British people with HIV who were prediabetic and participated in a nutritionist intervention lowered their risk of developing diabetes on numerous counts, aidsmap reports.
Publishing their findings in Diabetic Medicine, investigators enrolled in a study 28 people with HIV who had prediabetes according to their fasting glucose levels (6.0 to 6.9 millimoles per liter). The participants received six monthly 30-minute counseling sessions with a nutritionist to strategize about making lifestyle changes to reduce diabetes risk.
The participants had an average age of 54 years old. Three quarters of them were male.
At the study’s outset, the participants had an average body mass index of 30.5 (above 30 equals obesity). Fifty-seven percent had high blood pressure, 79 percent had metabolic syndrome, 61 percent had hepatic steatosis and 4 percent had cardiovascular disease.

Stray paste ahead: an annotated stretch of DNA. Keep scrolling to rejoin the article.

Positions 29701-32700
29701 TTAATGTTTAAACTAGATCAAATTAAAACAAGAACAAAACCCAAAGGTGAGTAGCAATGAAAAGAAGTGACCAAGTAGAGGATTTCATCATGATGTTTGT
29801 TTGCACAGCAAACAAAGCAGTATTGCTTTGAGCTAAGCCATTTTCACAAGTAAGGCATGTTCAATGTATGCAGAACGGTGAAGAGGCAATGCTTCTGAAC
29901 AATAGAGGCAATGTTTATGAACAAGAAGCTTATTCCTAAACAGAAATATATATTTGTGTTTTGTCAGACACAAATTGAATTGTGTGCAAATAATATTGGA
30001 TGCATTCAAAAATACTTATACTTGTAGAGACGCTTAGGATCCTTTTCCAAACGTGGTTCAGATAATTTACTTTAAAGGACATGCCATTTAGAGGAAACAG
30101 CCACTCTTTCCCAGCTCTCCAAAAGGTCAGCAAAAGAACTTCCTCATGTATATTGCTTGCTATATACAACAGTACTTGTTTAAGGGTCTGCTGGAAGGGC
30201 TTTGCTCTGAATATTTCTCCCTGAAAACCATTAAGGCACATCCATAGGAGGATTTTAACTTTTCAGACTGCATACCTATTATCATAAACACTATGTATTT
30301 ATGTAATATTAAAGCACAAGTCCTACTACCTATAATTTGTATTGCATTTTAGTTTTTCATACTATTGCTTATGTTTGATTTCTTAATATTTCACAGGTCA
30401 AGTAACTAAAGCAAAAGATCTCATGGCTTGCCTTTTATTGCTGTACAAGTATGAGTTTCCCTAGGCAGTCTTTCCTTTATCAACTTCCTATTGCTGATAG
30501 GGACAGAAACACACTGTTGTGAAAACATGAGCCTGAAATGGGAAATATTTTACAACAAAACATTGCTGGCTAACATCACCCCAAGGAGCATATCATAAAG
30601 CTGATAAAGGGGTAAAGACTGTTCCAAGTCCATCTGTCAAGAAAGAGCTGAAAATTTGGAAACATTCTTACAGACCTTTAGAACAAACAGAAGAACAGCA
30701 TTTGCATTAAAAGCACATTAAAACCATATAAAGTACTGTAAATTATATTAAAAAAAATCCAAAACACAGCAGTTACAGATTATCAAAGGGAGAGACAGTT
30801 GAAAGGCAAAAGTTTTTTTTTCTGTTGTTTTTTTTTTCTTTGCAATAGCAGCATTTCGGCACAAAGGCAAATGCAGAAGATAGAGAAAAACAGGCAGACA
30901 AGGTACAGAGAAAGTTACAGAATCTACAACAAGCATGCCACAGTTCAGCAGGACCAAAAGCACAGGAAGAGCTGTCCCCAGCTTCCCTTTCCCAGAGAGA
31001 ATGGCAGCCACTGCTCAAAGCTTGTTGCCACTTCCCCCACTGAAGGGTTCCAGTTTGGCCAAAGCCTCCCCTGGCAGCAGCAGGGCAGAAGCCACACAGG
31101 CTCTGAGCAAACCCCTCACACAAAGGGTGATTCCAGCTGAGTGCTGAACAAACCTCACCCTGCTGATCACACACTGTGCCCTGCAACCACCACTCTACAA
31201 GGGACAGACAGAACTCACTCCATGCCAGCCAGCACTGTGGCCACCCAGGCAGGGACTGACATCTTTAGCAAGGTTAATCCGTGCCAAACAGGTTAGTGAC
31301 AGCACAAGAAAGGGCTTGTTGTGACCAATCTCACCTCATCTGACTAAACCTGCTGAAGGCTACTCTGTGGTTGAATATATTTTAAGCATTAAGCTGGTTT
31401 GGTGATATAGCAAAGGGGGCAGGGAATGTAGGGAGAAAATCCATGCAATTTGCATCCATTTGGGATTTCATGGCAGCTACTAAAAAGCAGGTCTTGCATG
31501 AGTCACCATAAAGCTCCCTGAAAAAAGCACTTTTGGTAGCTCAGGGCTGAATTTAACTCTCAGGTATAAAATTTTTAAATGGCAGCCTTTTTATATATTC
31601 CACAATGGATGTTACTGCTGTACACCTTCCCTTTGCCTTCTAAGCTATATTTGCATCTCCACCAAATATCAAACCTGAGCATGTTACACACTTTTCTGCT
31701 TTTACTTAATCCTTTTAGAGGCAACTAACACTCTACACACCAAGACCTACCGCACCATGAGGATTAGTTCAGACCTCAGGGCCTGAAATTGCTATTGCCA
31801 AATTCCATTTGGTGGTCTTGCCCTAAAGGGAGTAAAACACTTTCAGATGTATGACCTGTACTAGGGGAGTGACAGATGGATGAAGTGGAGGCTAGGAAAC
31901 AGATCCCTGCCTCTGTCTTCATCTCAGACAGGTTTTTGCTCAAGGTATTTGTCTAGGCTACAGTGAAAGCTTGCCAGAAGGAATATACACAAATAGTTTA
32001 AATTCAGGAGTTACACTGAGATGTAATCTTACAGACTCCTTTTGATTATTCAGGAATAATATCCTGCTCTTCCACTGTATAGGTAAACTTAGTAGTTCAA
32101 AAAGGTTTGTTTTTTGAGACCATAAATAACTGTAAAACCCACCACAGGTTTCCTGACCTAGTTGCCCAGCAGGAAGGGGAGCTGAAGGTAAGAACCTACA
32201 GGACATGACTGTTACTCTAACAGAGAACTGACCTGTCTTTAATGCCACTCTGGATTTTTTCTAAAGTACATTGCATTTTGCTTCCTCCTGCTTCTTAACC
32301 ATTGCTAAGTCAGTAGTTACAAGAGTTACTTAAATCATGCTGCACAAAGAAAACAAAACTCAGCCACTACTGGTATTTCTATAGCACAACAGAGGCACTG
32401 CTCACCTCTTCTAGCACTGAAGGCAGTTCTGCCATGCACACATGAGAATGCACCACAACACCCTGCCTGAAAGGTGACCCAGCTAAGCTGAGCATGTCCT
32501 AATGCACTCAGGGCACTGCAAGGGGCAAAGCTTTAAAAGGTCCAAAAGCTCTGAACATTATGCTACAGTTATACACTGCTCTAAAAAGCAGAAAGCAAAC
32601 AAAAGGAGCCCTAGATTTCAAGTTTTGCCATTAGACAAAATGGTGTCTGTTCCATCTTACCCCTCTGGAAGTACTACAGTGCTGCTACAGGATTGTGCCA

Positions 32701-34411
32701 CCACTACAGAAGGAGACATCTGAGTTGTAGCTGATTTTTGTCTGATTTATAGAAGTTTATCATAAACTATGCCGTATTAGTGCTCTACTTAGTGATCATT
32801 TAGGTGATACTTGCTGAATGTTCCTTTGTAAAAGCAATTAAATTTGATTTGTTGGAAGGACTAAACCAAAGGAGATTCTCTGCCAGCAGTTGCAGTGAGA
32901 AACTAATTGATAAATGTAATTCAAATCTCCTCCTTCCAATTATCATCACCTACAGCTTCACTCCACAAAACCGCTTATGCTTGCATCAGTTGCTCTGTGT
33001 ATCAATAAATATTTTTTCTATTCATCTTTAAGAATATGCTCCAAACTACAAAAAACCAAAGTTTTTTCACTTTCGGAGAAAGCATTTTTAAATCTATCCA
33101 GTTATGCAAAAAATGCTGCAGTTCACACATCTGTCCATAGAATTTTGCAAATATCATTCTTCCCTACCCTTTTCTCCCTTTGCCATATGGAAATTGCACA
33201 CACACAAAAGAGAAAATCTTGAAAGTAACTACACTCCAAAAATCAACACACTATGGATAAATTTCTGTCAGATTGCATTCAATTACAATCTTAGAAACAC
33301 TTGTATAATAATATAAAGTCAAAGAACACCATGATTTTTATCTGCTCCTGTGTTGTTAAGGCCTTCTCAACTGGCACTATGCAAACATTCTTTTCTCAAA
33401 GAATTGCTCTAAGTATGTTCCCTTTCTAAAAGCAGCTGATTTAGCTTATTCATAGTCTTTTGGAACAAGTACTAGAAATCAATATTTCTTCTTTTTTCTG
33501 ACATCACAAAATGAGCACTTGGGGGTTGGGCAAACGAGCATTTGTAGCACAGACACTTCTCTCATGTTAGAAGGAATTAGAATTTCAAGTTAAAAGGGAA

At the six-month point, the participants’ diabetes risk factors had improved according to the following measures: fasting glucose declined 7.9 percent; glucose incremental area under the curve in a meal tolerance test declined 17.6 percent; fasting insulin declined 22.7 percent; insulin incremental area under the curve in a meal tolerance test declined 31.4 percent; weight declined 4.6 percent; waist circumference declined 6.2 percent; systolic blood pressure declined 7.4 percent; and triglycerides declined 36.7 percent.
To read the aidsmap article, click here.
To read the study, click here.